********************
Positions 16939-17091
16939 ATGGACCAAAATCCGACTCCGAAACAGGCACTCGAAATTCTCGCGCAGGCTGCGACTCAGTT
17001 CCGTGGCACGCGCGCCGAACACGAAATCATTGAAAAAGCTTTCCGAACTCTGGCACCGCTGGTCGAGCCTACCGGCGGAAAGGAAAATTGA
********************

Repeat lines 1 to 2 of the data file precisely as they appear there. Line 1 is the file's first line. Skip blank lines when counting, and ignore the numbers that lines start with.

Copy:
Positions 16939-17091
16939 ATGGACCAAAATCCGACTCCGAAACAGGCACTCGAAATTCTCGCGCAGGCTGCGACTCAGTT